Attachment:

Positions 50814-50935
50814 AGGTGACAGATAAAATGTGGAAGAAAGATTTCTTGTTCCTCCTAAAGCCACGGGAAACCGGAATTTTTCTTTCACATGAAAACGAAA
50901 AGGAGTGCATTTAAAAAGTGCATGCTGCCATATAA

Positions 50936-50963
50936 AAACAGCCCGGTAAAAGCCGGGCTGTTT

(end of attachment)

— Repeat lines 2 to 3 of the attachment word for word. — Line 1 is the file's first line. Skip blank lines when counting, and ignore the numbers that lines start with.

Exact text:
50814 AGGTGACAGATAAAATGTGGAAGAAAGATTTCTTGTTCCTCCTAAAGCCACGGGAAACCGGAATTTTTCTTTCACATGAAAACGAAA
50901 AGGAGTGCATTTAAAAAGTGCATGCTGCCATATAA